Digitalfilm Tree Expands into South Korea: Ramy Katrib
RAMY KATRIB – DIGITALFILM TREE EXPANDS INTO SOUTH KOREA
CEO, DIGITALFILM TREE
BY JUDY SECKLER
In 1998, when DigitalFilm Tree CEO and founder Ramy Katrib — then a budding film student — wanted to edit his work, he had to rent or somehow borrow an Avid, a $100,000 machine. The Avid was the main avenue for completing a film professionally. Without it, an independent filmmaker was shut out of the process.
Then along came Steve Jobs, who launched the Mac G3, and Katrib found a way around his problem. He discovered that the G3 came with a FireWire port, a new feature that could be used with film/video editing software, Telecine equipment and Digital Video Decks to do the job of an Avid. With that discovery, Katrib found that for less than $10,000 he could replicate the functions of an Avid and even work at home. The age of digital post production had truly begun.
In 1999, Katrib formed DigitalFilm Tree (DFT) and quickly became an industry leader of film and HD workflows for the media and entertainment industries. “It was the beginning of the digital revolution,” Katrib says. For Katrib and his staff, the emerging technologies blended seamlessly with creative content.
The company’s strength in research and development has allowed it to push in new direc- tions, leaving competitors behind. Over the past 12 years, DFT has consulted and been involved in the digital post production of projects like NBC’s Scrubs, CW’s Everybody Hates Chris, Showtime’s Weeds, ABC’s Cougar Town and CBS’s NCIS:LA. For each series, DFT’s custom hardware and software permitted more file-based flexibility, faster results and higher quality post production finishing.
DFT also applied its proprietary systems to the post-production of feature films such as Napoleon Dynamite and Spike Jonze’s Where the Wild Things Are, and Anthony Minghella’s Cold Mountain, a milestone achievement for the company using a host of emerging technologies like Apple’s Final Cut Pro, Sony’s DVCAM and a number of other technologies that became industry standards.
For Cold Mountain, an $80 million film, DFT consulted with Academy Award–winning editor Walter Murch on Final Cut Pro. The editing was done on standard Power Mac G4 computers. It was a tremendous leap for big-budget films, which then still relied on Avid equipment, Murch received an Academy Award nomination for the work.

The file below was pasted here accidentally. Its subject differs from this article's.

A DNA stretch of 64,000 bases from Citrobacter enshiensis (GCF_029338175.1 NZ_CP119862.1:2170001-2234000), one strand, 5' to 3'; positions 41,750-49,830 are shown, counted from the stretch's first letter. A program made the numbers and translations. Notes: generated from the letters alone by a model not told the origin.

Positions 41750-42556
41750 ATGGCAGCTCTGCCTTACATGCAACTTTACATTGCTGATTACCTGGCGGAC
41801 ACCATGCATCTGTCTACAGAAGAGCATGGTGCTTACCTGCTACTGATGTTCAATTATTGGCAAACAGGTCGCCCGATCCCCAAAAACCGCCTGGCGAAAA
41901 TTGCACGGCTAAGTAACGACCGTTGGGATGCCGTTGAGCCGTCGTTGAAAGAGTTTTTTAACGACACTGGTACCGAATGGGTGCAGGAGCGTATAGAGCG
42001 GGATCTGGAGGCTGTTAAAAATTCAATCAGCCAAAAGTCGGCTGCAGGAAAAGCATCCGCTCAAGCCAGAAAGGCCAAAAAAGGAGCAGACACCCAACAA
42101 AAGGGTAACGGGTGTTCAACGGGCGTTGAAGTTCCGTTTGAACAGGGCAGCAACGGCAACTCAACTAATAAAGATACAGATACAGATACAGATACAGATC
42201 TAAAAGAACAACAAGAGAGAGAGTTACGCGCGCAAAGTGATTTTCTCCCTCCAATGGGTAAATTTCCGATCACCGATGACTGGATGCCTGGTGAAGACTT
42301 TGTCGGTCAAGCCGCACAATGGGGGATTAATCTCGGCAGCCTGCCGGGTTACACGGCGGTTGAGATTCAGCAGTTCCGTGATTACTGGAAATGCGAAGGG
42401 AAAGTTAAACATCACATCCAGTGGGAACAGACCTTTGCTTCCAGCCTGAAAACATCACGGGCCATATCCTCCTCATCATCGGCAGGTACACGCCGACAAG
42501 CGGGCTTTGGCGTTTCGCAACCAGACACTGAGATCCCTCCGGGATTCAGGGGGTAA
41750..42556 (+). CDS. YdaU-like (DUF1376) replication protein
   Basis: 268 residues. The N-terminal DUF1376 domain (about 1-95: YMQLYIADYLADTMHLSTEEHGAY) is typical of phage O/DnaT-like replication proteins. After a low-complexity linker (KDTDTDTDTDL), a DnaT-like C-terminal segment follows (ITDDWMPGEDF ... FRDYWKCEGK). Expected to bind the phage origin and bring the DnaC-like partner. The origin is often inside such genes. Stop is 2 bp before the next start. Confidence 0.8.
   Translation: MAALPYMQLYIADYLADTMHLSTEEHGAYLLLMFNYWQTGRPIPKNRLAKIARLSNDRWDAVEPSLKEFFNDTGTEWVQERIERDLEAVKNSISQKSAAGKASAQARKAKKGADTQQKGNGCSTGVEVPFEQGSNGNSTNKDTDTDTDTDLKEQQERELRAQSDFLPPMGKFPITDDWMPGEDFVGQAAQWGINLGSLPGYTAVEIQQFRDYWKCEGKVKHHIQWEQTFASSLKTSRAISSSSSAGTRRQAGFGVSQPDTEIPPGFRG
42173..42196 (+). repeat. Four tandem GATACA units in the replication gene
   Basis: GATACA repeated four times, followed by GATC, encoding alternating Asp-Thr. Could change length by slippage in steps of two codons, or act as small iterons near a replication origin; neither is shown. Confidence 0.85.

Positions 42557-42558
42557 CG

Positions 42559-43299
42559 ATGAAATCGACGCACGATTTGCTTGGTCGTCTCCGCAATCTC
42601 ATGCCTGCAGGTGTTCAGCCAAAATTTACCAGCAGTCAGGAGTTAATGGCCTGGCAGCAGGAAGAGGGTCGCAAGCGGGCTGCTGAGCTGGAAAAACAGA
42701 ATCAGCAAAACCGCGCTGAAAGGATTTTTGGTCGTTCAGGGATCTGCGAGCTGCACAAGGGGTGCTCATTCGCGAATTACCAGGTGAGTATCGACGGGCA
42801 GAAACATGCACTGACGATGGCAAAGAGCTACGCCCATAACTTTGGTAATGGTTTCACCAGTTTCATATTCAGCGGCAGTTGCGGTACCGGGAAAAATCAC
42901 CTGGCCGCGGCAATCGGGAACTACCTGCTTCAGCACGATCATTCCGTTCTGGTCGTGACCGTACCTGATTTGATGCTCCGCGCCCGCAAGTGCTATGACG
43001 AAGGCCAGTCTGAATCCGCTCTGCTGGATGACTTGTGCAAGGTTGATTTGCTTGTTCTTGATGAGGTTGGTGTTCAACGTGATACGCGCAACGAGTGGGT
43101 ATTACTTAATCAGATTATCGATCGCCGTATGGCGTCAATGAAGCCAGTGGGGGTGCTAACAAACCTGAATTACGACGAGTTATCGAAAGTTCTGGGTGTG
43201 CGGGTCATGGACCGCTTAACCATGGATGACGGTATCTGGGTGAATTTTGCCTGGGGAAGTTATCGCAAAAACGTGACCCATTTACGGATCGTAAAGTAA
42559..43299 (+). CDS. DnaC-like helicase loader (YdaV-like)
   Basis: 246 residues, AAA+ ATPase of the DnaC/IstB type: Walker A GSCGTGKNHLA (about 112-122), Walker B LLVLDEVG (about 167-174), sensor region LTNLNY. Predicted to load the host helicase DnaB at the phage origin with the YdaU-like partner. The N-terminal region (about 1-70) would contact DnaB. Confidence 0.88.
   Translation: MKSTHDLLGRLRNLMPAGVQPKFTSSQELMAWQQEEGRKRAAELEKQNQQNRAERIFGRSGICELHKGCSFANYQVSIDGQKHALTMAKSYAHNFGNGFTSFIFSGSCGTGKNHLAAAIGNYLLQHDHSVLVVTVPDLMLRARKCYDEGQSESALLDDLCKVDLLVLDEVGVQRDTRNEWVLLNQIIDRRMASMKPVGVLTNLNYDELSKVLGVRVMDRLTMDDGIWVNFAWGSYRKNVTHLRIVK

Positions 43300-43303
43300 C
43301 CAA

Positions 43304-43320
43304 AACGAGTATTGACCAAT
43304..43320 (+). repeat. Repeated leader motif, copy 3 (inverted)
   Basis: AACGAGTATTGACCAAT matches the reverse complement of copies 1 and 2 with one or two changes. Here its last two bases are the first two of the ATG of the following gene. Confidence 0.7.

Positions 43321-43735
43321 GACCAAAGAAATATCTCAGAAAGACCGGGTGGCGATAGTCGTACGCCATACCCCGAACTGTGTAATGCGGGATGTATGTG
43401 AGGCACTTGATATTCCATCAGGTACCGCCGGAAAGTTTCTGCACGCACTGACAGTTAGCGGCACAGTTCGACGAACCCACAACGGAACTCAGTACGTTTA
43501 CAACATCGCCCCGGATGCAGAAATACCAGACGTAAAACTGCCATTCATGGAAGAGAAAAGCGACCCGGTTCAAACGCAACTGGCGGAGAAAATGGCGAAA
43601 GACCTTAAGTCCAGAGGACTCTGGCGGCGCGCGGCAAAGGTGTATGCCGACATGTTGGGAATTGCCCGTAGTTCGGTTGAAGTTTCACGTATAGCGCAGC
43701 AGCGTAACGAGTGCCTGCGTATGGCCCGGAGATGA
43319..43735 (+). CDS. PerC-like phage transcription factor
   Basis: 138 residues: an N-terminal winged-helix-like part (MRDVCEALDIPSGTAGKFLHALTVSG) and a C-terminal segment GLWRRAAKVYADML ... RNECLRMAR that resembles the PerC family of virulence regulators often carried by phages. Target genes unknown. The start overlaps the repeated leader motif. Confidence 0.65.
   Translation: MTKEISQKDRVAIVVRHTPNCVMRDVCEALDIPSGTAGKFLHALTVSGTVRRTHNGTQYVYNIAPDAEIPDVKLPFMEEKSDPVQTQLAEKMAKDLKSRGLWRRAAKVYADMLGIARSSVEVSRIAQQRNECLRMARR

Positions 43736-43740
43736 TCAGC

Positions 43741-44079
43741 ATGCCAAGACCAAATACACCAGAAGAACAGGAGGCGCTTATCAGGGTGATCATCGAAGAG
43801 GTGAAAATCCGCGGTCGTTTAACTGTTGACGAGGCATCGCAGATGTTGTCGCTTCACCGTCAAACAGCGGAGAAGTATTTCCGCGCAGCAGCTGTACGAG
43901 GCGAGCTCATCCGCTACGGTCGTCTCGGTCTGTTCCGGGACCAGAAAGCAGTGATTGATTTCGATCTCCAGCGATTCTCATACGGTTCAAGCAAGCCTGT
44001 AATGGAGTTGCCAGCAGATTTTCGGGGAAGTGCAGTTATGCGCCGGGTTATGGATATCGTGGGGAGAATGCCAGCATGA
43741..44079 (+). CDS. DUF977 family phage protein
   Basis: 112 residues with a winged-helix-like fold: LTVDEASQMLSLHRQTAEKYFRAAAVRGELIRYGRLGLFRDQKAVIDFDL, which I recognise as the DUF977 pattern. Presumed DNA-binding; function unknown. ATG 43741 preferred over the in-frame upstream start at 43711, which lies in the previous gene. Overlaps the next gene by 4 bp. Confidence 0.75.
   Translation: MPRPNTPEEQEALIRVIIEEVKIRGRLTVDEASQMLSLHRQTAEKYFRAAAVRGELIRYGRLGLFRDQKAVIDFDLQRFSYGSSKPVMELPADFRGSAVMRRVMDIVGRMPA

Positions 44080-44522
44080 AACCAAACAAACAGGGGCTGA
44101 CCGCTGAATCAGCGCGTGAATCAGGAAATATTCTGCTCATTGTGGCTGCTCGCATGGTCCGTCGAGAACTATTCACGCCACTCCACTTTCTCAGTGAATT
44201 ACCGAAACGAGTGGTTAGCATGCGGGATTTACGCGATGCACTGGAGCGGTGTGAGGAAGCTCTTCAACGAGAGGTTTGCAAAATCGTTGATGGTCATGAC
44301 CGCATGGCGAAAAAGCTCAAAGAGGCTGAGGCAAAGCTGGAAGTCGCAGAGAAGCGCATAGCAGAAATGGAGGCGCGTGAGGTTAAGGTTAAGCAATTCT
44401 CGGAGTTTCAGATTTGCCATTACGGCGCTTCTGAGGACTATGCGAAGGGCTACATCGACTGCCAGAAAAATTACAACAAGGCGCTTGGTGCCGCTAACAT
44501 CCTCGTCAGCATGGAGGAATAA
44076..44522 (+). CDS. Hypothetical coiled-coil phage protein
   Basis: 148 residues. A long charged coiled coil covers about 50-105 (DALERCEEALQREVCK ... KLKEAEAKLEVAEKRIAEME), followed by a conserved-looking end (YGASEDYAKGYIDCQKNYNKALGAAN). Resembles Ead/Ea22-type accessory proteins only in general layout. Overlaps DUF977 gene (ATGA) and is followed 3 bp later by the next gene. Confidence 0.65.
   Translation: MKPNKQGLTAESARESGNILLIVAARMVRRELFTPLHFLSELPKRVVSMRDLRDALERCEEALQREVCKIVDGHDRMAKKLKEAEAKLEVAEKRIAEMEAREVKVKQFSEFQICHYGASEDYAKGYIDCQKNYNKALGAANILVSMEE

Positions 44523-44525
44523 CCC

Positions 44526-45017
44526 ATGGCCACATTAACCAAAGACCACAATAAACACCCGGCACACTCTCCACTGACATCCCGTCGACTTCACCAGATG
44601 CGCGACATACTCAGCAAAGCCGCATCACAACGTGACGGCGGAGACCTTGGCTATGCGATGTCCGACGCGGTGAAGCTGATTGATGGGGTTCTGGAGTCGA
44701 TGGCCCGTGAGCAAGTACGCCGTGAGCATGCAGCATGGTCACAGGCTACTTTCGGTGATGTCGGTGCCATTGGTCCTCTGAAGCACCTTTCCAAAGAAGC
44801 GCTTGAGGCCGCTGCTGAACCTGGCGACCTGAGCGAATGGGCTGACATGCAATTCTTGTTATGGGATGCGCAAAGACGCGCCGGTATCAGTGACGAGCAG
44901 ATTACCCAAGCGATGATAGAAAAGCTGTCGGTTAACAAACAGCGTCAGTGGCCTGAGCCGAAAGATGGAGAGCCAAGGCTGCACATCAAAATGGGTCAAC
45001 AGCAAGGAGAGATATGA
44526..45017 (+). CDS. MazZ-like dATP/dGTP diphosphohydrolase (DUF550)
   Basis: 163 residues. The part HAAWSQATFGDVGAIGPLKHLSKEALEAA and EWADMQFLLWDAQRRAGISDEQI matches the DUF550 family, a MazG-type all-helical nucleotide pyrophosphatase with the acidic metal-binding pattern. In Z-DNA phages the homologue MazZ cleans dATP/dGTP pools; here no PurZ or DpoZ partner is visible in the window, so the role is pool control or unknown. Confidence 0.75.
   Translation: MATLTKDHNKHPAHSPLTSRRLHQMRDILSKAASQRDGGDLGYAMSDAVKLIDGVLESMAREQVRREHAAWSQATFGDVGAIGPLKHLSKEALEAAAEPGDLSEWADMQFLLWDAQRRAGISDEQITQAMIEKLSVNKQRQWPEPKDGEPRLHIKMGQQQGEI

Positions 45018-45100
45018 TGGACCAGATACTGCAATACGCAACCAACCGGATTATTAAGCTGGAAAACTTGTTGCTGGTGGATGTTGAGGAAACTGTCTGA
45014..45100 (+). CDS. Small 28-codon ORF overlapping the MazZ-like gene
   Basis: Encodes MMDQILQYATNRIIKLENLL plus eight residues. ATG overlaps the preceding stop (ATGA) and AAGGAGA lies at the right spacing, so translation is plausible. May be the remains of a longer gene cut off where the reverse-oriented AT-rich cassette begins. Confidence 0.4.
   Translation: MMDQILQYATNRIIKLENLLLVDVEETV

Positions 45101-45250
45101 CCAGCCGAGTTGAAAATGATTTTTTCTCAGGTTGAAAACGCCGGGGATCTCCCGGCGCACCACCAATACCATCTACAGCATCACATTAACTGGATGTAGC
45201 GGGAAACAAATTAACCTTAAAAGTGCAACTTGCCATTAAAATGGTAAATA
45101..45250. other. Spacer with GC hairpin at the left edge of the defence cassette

Not content to rest on its laurels, DFT was also busy designing special effects, creating proprietary software and writing nine books that would explain the latest innovations in digital editing.
DFT’s headquarters is a labyrinth of multi-conductor wire that undulates like an anaconda from editing bay to editing bay. It’s here that the company has been one of the major pioneers of “file based work flows,” where different pairs of hands have access to the high resolution work files and most every media platform and software available.
Given the clarity, control and efficiency provided by DFT, it wasn’t long before the company became a major resource for neighboring Hollywood film studios, setting up systems for some of the top post- production facilities in Hollywood, and elsewhere.
In 2009, DFT was recognized for its contributions, winning the Hollywood Post Alliance Judge’s Award for Creativity for innovation in datacentric post networks that allow for data sharing and network storage.
Now, having conquered its hometurf, the company has gone global. Katrib is excited by DFT’s latest project: “DFT is consulting with K2 Eon which is creating a world class post production facility in South Korea from the ground up.” Katrib explains: “Studio e will be a playground for digital film, something more innovative than anything available in America.”
Located in Gwanjgu, South Korea, about 35 minutes by air from Seoul, the studio is a collaborative effort involving both cutting edge HD and 3D conversion of film libraries designed by leaders in those fields. In its work, DFT is utilizing more than 30 custom software applications and designing the infrastructure to simultaneously manage live action and animated television and film projects. The studio is scheduled to open late this year or early in 2012.